"I may not do everything great in my life, but I'm good at this."
Oh please don't be so humble Jon Favreau, you do everything pretty much great, and you proved it once again by directing, starring, and writing this charming and feel good family film. If there were ever a time where the term food porn could be applied to a film review, this is it because everything looked so tempting and delicious. Please don't watch this film on an empty stomach because you will be tortured by every single scene where Favreau is preparing food, whether it be a complicated dish for his fancy restaurant or a plain cuban sandwich from his food truck. But this isn't just a film glorifying food, it uses this passion people have for it and metaphorically shows us how it's never late to reinvent and discover ourselves. It is quite a change of pace for Favreau whose latest films were big budget productions (Cowboys & Aliens and the first two Iron Man movies), but this small family road trip film served its purpose in its own way for Favreau to reinvent himself once again and go back to his origins. Chef was an improvement from his last two films, but I still think Iron Man and Elf are Favreau's best ones. What Chef has going for it despite a pretty simple premise is how charismatic and natural the characters are in this film. The family drama feels authentic and it's never forced like so many films in the genre are. The film takes its time to introduce each character and doesn't simply rush things to the fun parts (the road trip). It's a feel food film but one that avoids cliches and forced situations and simply takes us along for a reinventing and natural ride.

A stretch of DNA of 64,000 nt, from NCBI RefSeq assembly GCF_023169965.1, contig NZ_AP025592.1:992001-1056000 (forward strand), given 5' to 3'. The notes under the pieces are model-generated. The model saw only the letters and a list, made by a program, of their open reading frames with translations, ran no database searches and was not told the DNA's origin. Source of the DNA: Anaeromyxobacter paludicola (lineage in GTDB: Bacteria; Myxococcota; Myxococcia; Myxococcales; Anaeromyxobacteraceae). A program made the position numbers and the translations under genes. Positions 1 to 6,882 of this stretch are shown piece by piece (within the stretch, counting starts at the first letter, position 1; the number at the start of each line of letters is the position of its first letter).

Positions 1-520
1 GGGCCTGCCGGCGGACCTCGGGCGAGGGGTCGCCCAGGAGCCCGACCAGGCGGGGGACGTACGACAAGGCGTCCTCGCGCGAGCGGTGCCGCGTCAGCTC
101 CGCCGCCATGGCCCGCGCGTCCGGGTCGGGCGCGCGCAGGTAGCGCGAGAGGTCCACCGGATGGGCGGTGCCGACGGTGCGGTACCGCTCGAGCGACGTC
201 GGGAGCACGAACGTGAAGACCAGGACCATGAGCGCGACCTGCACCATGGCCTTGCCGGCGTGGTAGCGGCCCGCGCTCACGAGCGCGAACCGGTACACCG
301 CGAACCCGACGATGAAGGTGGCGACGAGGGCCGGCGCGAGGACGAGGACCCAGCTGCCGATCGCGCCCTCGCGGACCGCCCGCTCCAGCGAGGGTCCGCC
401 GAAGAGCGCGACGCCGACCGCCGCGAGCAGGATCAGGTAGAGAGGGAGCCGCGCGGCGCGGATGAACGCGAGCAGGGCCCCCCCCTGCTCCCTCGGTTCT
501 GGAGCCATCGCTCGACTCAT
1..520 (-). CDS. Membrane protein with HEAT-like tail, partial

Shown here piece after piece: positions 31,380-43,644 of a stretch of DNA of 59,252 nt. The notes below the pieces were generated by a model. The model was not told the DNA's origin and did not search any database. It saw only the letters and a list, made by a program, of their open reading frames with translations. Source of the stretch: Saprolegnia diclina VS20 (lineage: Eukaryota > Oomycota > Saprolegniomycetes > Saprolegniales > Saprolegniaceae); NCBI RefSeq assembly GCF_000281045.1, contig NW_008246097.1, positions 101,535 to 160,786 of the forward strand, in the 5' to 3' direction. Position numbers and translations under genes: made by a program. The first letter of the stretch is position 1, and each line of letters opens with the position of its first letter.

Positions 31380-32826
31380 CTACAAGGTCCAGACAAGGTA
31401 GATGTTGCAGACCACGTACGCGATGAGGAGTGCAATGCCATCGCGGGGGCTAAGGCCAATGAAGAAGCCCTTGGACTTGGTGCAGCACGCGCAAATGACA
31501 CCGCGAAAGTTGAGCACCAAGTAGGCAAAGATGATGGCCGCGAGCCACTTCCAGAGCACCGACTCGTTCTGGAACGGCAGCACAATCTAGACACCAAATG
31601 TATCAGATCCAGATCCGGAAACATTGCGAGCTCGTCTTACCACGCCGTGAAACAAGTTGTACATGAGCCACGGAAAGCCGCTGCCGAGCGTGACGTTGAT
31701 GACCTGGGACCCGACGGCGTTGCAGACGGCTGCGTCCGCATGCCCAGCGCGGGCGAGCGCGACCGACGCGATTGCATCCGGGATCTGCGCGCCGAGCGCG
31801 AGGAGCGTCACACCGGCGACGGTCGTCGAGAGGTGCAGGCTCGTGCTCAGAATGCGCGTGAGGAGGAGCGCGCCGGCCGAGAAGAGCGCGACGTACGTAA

The premise is pretty simple, but the way in which Favreau presents each character is refreshing in its own way. He is likable in the lead role despite being a flawed character who remains friends with his ex-wife (played by Sofia Vergara) and is trying to balance out his time working in a respected restaurant while trying to connect with his young son, Percy (Emjay Anthony). He seems to have lost his creative freedom and is restrained by the owner (Dustin Hoffman) to continue serving the same dishes that have given the restaurant its fame (nice nod to the movie industry in Hollywood which restrains the creative instincts from its talented directors so that they continue to serve their audience the same dishes). But when a famous food critic (Oliver Platt) criticizes his dishes an online twitter war breaks out between them. Favreau decides it's time to move on and following his ex-wife's advice he travels with his son to Miami and buys a food truck. This is where their road trip begins and the two begin bonding. John Leguizamo and Bobby Cannavale play Favreau's assistants, and they both are the reason why the film is so charming. I was surprised with Anthony's performance as well. Having seen a couple of old films recently I can't help but realize how child acting has improved over the years. You never get the feeling that Anthony is ever acting or reading out his lines because every word and reaction felt completely natural. There were also plenty of funny and warm moments throughout the film. It was good to see Robert Downey Jr. and Favreau reunited once again although it was only for a couple of minutes. There was nothing groundbreaking about Chef, but it was so authentic and charming that it was hard to resist. The cast plays a key role in the success of this film and so does the food.